"If we don’t get some emergency assistance now, the cost of picking up the pieces will far exceed what we’re spending now, in Centrelink payments for the thousands of irrigators and people who draw their livelihoods from the river."
Xenophon has been influenced by the work of Professor Mike Young, Research Chair of Water Economics and Management at the University of Adelaide. "We’ve got to get it right and we’re running out of time. We’ve only got a few more months before the lower lakes suffer irreversible damage."
I ask if Xenophon has been out to see the lower lakes of the Murray. He has. "They are pretty awful in terms of mud and sludge and acid sulfate soil. In the Riverland people are pulling out trees, they’re on a knife edge and they’re praying for rain. It’s very grim."
His policy prescriptions on the issue are threefold:
"Number one: you need to fast-track water conservation measures. You have the absurd meandering channels in Victoria and NSW. Secondly you have irrigators who use the water inefficiently instead of using state-of-the-art systems like Israeli drip irrigation. [And thirdly], you have the whole issue of water being diverted out of the system — the so-called turkey dams up in Queensland. They’re just three things that need to be tackled."
It’s a big challenge for a nation which has found water reform an historically difficult policy problem. Nearly as big as climate change, to which Xenophon refers several times during our interview. So, I take it he is not a climate change sceptic?
"To the sceptics I say that one of the best comments I heard was from Rupert Murdoch, who said that even if you accept there’s only a 30 per cent chance of global warming then you must, from a risk-management point of view, do everything possible to avoid that happening. Even if it was a 1 per cent chance that we could face catastrophic consequences of global warming, we need from a risk-management approach to prevent that from happening."
Xenophon is talking like a Greens Party member, but he insists he is firmly in the centre of politics. "Look, I don’t want to be tied down to a particular ideology, I want to be an independent, I think that I’m pretty much in the middle. Some people have called me a social conservative — I don’t support voluntary euthanasia legislation, but I am sympathetic to stem cell research because of the hope it offers."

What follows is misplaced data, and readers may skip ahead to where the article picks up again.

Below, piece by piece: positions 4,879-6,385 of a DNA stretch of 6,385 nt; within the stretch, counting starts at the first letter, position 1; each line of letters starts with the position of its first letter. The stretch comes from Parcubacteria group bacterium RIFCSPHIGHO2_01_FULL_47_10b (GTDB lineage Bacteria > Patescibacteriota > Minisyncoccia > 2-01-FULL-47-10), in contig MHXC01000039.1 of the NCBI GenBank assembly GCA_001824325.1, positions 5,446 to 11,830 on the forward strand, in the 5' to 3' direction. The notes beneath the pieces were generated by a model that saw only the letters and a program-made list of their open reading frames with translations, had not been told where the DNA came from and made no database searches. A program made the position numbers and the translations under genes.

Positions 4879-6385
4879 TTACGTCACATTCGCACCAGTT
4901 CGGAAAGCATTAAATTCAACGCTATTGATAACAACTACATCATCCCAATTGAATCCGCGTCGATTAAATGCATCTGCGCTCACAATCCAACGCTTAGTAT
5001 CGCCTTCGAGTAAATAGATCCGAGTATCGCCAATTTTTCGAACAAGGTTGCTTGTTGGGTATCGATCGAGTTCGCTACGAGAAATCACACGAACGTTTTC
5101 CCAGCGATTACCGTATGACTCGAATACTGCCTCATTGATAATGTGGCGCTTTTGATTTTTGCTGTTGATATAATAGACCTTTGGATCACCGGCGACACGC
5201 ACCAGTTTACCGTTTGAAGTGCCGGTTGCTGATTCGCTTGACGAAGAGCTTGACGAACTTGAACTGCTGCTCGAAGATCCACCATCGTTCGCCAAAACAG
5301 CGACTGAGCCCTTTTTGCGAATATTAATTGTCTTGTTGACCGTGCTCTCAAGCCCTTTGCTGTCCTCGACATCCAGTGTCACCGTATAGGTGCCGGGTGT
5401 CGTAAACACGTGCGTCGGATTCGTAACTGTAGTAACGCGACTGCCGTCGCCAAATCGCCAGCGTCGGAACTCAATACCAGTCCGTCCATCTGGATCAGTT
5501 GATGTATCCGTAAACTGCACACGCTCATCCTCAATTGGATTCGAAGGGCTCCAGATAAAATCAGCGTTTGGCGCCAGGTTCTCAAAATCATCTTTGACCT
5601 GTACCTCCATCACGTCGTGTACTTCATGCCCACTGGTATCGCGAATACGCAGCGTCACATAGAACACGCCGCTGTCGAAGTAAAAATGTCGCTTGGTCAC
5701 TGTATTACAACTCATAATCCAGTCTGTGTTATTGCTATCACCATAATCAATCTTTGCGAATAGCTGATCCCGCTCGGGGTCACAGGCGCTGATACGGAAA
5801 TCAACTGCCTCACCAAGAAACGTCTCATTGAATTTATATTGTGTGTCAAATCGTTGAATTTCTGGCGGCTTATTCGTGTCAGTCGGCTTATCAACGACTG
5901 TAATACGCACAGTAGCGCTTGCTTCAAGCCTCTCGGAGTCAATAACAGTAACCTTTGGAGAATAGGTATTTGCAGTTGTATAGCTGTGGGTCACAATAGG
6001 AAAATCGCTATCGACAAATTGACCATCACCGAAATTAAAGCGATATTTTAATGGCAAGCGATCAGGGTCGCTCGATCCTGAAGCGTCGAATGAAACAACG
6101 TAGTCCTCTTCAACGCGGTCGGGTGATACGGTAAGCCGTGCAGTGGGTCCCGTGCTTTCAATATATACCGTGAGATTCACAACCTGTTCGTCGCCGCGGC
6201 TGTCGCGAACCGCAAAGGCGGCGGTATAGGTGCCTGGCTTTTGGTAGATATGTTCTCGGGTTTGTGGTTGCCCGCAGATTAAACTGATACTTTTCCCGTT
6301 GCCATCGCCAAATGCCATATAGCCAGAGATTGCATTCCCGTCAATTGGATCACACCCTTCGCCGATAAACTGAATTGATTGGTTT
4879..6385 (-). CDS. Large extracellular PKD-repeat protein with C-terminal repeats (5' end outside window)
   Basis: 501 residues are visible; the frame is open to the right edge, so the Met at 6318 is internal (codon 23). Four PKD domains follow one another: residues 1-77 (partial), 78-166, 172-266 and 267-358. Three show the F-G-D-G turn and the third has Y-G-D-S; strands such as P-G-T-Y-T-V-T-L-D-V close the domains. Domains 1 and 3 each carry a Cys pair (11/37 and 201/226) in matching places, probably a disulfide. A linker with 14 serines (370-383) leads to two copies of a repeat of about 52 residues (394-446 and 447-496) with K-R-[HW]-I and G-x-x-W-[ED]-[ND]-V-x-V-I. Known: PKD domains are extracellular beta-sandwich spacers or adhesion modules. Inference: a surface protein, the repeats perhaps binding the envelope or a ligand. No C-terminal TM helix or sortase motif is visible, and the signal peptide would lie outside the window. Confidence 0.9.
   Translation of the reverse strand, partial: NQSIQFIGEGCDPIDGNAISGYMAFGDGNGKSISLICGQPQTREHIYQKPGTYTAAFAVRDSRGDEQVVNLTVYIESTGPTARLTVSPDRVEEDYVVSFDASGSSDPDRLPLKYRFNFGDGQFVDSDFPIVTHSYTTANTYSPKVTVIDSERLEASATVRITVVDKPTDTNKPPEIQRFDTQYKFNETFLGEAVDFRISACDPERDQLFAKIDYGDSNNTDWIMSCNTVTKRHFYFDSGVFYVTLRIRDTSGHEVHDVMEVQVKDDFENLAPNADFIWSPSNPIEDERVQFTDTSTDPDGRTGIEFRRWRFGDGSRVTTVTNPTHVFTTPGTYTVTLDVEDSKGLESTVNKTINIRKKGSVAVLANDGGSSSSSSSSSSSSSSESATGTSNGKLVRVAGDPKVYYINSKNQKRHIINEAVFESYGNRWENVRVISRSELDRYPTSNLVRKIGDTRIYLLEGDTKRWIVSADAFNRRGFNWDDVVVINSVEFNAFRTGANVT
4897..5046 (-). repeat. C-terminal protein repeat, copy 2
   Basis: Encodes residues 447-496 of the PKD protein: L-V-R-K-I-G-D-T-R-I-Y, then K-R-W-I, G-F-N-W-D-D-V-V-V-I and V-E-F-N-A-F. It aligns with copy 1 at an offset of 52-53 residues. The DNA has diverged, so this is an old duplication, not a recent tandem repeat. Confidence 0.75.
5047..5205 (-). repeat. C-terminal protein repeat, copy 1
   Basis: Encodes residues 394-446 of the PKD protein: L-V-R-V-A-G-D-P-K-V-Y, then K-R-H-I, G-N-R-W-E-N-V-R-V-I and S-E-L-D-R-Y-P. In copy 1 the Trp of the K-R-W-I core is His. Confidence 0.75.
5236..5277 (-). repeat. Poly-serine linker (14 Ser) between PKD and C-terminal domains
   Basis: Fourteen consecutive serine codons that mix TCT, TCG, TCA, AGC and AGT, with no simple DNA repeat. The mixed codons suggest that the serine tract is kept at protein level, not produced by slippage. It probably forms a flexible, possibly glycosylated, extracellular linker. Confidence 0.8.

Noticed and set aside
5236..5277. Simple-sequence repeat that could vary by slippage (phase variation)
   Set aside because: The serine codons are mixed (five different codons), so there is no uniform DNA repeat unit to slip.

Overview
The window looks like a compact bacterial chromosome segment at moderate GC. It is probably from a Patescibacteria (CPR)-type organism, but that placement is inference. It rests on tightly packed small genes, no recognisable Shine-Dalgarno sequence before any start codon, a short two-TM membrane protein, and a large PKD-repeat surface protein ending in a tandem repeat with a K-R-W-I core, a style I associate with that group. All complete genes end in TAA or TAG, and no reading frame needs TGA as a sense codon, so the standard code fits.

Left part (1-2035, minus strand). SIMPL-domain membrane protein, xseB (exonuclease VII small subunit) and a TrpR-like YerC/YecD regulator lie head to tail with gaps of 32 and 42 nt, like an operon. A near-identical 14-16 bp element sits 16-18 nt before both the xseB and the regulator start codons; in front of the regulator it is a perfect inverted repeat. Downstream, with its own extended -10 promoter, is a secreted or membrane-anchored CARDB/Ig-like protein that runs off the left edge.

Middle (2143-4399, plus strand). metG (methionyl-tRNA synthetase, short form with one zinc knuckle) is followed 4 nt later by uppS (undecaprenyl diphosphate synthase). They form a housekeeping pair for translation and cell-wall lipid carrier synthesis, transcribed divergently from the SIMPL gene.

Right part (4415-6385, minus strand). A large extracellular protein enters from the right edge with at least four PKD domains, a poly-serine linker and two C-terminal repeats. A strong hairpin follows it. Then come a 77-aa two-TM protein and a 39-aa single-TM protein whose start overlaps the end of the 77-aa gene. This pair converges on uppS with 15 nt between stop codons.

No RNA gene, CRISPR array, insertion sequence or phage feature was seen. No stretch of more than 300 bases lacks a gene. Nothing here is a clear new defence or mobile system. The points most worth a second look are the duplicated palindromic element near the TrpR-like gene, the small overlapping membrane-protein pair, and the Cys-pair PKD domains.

What then is Xenophon’s position on that other pressing social issue, Kevin Rudd’s alcopops tax increase?
"Look, there’s clearly a binge drinking problem in the country, but I want to weigh up the options. This is about problematic drinking. I think that report [from the National Health and Medical Research Council]that says four drinks is binge drinking, that’s not about reducing harm, that’s about labelling people. My initial concern is that the Government is looking at $3 billion in revenue and there’s only $70 million going to be spent on harm minimisation programs — which is consistent with what the Greens and Family First have said on this issue."
In a sign that could pose future problems for Labor, Xenophon is keen to work with the minor parties in the Senate. "I want to work with both the Government and my cross-bench colleagues. I’ve met with Steve Fielding and I know Bob Brown and I’m keen to have a good and constructive relationship with both the Greens and Family First."
Even so, is Xenophon ready for the scrutiny that holding the balance of power will bring?
"I had a Senator-elect [tell me that]I have no idea what’s going to hit me, and I said ‘Yes I do — it’s going to be ugly.’"
Nevertheless, Xenophon gives every impression of being prepared. "I’d rather be in a position where my views and votes matter rather than being on the periphery."
From today, that’s exactly where Nick Xenophon will be.